Trump Becomes Star of Detroit Auto Show

By Auto FOXBusiness

Members of the news media crowd around the 2018 Ford F150 pickup truck during the North American International Auto Show in Detroit, Michigan, U.S., January 9, 2017. (Reuters)

The most important person at the Detroit Auto Show may be someone who is not even showing up at the premier industry event: President-elect Donald Trump, whose criticism of production in Mexico has forced automakers to rethink the way they build cars.

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The North American International Auto Show kicked into high gear on Monday – but the most influential auto show of the year was quickly overshadowed by a Trump tweet praising Fiat Chrysler Automobiles (FCAU) and Ford (F) for their investments in U.S. manufacturing.

In addition to publicizing their new models, automotive executives were forced to field questions about Trump’s tweets. And instead of wondering what the must-sees at the Detroit event are, the buzz has focused on what auto company Trump will target next.

“There have been a lot of questions for executives [at the auto show],” Rebecca Lindland, Kelley Blue Book’s senior director of commercial insights, told FOXBusiness.com.

A day before the auto show kicked off, Fiat Chrysler announced a plan to invest $1 billion in two U.S. factories, making it possible for Fiat Chrysler to build Ram heavy-duty pickup trucks in America. The trucks are currently made at a Mexican facility.

The investment will create 2,000 new jobs in Michigan and Ohio, no matter what happens with the heavy-duty trucks. Fiat Chrysler’s plant in Warren, Mich., will expand to make room for the Jeep Wagoneer and Grand Wagoneer SUVs. A plant in Toledo, Ohio, will build a new Jeep pickup truck. The company expects to complete the factory makeovers by 2020.

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If tomorrow morning President-elect Trump decides to impose border tariffs on anything that comes up from Mexico, then we’ll have to adjust.

- Fiat Chrysler Automobiles CEO Sergio Marchionne

Fiat Chrysler CEO Sergio Marchionne told reporters in Detroit that the investments in Michigan and Ohio were not directly tied to Trump’s criticism of vehicles that are shipped from Mexico to the U.S.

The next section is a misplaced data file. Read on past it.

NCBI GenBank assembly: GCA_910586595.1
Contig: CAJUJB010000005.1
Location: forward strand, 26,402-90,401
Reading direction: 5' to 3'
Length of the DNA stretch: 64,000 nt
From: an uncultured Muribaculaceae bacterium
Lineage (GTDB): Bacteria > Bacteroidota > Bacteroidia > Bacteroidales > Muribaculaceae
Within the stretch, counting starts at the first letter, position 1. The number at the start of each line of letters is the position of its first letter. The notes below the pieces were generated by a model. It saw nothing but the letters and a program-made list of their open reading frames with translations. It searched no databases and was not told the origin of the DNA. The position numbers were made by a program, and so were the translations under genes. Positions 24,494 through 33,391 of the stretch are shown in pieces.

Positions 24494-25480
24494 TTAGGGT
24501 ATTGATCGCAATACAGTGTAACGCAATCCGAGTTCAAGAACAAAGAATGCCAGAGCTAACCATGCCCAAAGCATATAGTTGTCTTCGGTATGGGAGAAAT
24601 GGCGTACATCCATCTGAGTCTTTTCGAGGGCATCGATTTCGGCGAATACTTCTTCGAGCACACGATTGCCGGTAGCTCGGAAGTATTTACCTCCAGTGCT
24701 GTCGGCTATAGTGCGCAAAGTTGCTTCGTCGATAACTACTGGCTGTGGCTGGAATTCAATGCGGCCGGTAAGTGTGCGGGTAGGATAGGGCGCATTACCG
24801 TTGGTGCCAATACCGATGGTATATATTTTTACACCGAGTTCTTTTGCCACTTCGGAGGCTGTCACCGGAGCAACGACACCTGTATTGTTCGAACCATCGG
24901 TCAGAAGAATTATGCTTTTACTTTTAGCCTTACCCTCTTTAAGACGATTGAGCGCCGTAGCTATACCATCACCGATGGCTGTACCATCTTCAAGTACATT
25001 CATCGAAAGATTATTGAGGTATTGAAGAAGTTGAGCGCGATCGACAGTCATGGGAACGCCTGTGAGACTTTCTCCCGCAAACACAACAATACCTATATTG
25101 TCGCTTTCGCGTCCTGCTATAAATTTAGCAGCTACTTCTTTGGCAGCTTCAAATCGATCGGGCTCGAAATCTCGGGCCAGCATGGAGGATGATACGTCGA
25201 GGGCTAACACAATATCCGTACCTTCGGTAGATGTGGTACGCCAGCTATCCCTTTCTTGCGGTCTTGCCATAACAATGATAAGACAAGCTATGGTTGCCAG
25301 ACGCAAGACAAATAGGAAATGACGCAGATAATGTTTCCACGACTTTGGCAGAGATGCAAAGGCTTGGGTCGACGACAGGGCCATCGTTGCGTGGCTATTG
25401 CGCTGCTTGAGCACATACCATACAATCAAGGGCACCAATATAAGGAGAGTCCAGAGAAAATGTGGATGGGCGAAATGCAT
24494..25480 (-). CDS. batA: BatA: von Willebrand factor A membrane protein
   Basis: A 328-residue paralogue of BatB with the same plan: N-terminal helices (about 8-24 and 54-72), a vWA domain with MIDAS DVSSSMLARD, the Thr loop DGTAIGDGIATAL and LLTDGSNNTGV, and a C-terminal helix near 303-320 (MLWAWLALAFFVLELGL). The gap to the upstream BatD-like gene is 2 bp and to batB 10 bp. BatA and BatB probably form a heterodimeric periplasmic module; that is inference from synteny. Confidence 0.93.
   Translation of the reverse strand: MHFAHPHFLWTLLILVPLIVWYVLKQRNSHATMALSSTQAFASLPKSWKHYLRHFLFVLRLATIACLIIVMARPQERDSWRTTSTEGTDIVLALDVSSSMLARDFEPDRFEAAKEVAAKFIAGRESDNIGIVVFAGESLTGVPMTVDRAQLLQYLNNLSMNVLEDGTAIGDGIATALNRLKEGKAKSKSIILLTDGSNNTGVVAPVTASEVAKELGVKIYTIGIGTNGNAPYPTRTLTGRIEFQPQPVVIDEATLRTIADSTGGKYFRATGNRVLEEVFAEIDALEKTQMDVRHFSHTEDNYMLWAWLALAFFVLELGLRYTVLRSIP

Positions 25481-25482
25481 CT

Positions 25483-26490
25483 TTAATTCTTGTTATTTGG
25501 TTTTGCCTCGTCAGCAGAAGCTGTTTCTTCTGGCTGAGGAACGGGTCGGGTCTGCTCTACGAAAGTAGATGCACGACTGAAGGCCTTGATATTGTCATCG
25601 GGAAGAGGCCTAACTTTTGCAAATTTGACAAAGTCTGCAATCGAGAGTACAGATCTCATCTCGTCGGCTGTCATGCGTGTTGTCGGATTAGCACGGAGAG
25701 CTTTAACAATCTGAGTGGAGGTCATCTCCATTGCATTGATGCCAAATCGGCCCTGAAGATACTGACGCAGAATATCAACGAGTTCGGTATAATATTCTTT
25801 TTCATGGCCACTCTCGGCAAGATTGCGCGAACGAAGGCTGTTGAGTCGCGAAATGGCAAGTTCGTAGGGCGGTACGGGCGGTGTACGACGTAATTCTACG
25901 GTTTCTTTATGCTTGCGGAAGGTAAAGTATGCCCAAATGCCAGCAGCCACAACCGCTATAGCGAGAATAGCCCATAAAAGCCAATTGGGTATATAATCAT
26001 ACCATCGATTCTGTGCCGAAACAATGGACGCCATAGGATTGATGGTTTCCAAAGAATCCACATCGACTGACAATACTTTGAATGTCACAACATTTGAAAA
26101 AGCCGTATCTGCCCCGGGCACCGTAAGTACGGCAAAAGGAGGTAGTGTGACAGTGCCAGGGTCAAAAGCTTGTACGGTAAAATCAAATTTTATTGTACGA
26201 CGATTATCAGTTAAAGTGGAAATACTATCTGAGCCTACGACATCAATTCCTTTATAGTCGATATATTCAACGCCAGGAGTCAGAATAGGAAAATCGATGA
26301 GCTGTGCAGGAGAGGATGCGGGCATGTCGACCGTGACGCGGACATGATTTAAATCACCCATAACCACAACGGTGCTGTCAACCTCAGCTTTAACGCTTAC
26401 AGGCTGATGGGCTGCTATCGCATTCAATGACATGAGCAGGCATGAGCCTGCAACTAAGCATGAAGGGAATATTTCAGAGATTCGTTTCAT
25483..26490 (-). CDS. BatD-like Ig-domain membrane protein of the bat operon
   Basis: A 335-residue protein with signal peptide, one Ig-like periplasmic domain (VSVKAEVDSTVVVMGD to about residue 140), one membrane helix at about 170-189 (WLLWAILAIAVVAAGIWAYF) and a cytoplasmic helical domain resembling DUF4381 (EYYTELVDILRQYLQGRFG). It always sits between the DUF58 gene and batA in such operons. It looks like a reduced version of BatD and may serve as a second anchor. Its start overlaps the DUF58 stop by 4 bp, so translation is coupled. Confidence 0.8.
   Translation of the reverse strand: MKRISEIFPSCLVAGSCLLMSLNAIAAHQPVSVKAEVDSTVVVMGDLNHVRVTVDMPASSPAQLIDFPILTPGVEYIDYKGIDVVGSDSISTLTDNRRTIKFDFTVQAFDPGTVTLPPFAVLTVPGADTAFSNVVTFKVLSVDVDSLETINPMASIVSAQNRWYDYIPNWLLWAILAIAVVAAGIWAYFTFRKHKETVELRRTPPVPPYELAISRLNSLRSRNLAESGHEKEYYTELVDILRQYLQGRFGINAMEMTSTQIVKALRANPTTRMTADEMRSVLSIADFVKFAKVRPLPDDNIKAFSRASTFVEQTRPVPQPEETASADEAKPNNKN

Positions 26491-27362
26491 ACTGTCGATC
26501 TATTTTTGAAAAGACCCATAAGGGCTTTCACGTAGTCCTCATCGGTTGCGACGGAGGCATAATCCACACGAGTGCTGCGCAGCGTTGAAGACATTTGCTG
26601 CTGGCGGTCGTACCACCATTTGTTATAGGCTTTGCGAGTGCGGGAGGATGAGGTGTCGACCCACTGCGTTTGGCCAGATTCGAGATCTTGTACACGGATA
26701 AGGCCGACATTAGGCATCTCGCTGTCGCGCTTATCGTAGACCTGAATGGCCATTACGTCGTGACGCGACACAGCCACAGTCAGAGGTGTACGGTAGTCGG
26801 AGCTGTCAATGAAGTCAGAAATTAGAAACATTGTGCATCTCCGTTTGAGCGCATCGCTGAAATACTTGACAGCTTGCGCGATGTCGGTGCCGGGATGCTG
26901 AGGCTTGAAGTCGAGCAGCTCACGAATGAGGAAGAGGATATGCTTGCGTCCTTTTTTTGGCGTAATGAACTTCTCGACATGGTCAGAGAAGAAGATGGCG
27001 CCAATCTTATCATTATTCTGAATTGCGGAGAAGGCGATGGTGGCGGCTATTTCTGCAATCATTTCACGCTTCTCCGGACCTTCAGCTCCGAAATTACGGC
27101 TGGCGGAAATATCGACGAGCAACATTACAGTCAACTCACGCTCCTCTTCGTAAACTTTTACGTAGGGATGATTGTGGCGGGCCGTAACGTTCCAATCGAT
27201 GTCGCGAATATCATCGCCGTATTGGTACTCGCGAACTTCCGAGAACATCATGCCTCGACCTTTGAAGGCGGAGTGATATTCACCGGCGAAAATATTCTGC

“You’re going to hate me for saying this, but the decision has been in the works for a long period of time,” said Marchionne, who hasn’t spoken to any of Trump’s advisors. “It was coincidental with all these tweets coming out.”

He added, “[The announcement] was owed to this country given what we lived through. … It wasn’t sort of a preemptive strike against a tweet.”

Still, Marchionne noted that Fiat Chrysler hasn’t made an official commitment to move the Ram heavy-duty pickup to a U.S. plant, and Trump’s policies could be a factor in the final decision. He expects Fiat Chrysler and other automakers to alter their strategies if the Trump administration changes the rules affecting the industry.

“If tomorrow morning President-elect Trump decides to impose border tariffs on anything that comes up from Mexico, then we’ll have to adjust,” Marchionne said.

Last week, Ford made a surprise announcement that it cancelled plans to build a $1.6 billion factory in Mexico to build small cars. The facility, which was already under construction, was no longer needed as demand for cars like the Focus declines, according to CEO Mark Fields.

Mexico, the top auto exporter to the U.S., has become a hotbed of automotive manufacturing in recent years. Automakers have sought to capitalize on the country’s low labor costs to build inexpensive cars that generate smaller profits than trucks and SUVs.

Trump has proposed imposing a tariff on vehicles imported by the U.S. to Mexico in hopes of encouraging automakers to build more cars domestically. Manufacturers currently bring vehicles from Mexico and Canada to the U.S. market tax-free.

General Motors (GM) CEO Mary Barra, a member of Trump’s Strategic and Policy Forum, said GM doesn’t foresee changes to its production strategy in Mexico. Trump has called out GM for building the Chevrolet Cruze in Mexico, reiterating his threat to import tariffs. According to Barra, 70% of the parts used in GM vehicles come from the U.S., more than any other automaker.

“Our primary strategy is to build where we sell. I think there’s some room to make some changes that are going to improve it and make it more equitable across the globe,” Barra said in an interview with the FOX Business Network’s Jeff Flock on “Mornings With Maria.”

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